• 31. Database Construction• Obtained 10,137 unique emoticons classified with emotion types. (*^o^*)/
  • 32. Database Construction• Automatically divide emoticons into: – Eyes [E]: ^ ^ – Mouths [M]: o – Additional areas (inside emoticon) [S]: * * – Additional areas (outside emoticon) [S]: / (*^o^*)/
  • 33. Database Construction• We have a set of databases! – Raw emoticons – Triplets (E-M-E) – Eyes (E-E) – Mouths (M) – Additional (S) (*^o^*)/ Already annotated with emotion types!
  • 34. CAO – Emoticon Analysis System• Constructed CAO system for emoticon analysis with these databases.
  • 35. CAO – Emoticon Analysis System• Emoticon detection in (any) input – Use 455 characters most frequently (>10 times) appearing in emoticons (x1,x2,…x455) – If (any three x appear in a row) { there is an emoticon in input }
  • 36. CAO – Emoticon Analysis System• Emoticon extraction from input (+ affect analysis) – Three steps: 1. Looking for a “raw” emoticon (+checking emotion labels)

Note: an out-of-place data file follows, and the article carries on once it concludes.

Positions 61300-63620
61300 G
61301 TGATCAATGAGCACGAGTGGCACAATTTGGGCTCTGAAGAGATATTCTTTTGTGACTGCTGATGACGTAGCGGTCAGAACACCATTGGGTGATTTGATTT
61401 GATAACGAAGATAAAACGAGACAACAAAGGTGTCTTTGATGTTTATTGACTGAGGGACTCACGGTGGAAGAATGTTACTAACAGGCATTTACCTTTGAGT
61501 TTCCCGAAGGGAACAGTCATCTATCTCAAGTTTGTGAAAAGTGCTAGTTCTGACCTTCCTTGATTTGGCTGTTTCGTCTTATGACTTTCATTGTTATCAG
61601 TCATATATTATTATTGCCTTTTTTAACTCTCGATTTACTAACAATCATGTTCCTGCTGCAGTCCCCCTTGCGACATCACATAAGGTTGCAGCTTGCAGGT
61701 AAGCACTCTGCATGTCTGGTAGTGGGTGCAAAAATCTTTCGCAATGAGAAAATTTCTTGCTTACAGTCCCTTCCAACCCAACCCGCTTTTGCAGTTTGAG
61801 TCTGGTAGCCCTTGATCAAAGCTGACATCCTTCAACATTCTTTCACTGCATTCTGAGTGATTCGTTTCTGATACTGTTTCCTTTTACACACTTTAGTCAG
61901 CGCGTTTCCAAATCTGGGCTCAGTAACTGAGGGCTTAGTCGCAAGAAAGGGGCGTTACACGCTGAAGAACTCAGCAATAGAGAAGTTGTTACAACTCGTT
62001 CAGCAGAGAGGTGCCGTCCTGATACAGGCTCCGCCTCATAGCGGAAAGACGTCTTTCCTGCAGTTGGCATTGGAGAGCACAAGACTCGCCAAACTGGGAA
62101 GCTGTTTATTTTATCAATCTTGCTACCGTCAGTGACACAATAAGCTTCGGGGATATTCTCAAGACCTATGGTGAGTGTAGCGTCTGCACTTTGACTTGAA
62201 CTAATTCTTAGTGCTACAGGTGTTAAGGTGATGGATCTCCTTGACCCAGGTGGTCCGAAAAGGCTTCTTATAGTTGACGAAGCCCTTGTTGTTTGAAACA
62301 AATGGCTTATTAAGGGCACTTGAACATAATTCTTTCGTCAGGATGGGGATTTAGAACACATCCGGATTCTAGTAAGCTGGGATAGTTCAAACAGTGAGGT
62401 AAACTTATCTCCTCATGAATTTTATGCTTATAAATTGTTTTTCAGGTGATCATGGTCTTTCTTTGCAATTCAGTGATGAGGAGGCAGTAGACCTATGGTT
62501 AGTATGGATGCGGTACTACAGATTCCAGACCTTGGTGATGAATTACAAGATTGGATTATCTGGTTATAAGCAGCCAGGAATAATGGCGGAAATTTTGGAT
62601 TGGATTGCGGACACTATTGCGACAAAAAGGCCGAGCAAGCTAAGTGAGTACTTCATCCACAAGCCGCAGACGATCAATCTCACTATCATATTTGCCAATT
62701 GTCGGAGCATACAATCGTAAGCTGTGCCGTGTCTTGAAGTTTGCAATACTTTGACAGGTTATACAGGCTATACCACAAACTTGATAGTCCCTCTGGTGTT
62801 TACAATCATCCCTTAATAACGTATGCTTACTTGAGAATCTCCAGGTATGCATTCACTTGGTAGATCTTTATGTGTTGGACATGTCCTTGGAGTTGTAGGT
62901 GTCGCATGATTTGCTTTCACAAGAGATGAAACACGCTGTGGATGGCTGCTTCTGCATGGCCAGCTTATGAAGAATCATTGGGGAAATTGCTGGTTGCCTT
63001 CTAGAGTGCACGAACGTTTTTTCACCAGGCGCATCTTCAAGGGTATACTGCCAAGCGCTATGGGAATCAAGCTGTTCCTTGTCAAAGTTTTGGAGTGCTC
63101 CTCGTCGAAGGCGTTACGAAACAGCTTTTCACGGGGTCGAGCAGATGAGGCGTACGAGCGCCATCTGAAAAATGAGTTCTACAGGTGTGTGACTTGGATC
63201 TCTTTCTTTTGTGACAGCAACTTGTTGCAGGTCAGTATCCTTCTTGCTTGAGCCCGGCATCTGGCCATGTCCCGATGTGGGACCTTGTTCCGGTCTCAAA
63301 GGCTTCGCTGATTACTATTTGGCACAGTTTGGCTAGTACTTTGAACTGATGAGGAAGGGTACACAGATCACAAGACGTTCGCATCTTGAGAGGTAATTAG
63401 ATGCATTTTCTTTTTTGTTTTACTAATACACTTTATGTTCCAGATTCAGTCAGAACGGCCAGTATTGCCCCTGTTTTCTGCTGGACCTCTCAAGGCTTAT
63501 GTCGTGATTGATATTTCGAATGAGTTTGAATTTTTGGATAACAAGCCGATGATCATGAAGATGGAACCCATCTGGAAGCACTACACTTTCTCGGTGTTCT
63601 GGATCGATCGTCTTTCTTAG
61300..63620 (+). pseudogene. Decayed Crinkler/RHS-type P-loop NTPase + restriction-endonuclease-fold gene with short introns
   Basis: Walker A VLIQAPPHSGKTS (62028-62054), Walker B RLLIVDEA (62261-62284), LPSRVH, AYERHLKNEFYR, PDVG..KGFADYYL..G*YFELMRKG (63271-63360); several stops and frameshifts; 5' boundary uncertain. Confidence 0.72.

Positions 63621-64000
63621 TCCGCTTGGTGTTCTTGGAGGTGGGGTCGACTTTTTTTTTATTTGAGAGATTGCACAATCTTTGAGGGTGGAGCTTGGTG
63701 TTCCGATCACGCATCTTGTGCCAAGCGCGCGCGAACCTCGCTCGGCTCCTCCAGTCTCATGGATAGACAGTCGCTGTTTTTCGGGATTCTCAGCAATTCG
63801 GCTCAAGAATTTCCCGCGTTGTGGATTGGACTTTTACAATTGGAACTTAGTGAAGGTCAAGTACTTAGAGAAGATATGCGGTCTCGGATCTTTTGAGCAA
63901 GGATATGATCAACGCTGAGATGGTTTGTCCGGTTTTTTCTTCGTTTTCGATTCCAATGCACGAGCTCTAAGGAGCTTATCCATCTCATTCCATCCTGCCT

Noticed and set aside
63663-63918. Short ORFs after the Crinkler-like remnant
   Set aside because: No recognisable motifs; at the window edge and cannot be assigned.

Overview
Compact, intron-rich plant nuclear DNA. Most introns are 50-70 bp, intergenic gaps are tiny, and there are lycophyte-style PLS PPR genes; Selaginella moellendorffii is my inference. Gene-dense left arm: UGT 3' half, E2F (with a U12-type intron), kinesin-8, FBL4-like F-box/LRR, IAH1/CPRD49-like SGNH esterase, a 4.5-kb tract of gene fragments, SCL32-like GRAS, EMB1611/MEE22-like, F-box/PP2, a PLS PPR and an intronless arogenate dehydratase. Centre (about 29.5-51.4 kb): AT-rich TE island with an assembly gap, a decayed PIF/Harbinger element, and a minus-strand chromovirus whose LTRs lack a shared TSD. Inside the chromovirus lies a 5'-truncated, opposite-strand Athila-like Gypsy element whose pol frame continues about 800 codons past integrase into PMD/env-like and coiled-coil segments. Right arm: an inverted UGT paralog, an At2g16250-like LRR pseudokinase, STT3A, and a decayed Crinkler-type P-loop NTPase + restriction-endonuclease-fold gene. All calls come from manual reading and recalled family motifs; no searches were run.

• 37. CAO – Emoticon Analysis System • Emoticon extraction from input (+ affect analysis) – Three steps: 1. Looking for a “raw” emoticon (+checking emotion labels)If no “raw” emoticon 2. Looking for a triplet (+checking emotion labels)
  • 38. CAO – Emoticon Analysis System • Emoticon extraction from input (+ affect analysis) – Three steps: 1. Looking for a “raw” emoticon (+checking emotion labels) 2. Looking for a triplet (+checking emotion labels)If no triplet 3. Checking all combinations of triplets (eyes x mouth*) (+checking emotion labels) *)Eyes=1,920 Mouths=1,654 All combinations: ExM=3,175,680
  • 39. CAO – Emoticon Analysis System• Emoticon extraction from input – Finally: • Extract additional areas (+checking emotion labels)
  • 40. CAO – Emoticon Analysis System• Emoticon extraction from input – Finally: • Extract additional areas (+checking emotion labels) – Summarize scores (to determine emotion types statistically most probable for this emoticon)
  • 41. Evaluation of CAO • Test set – A large corpus of blogs from: Ameba Blog* – 354,288,529 Japanese sentences in – 12,938,606 downloaded and parsed web pages – written by 60,658 unique bloggers*) www.ameblo.co.jp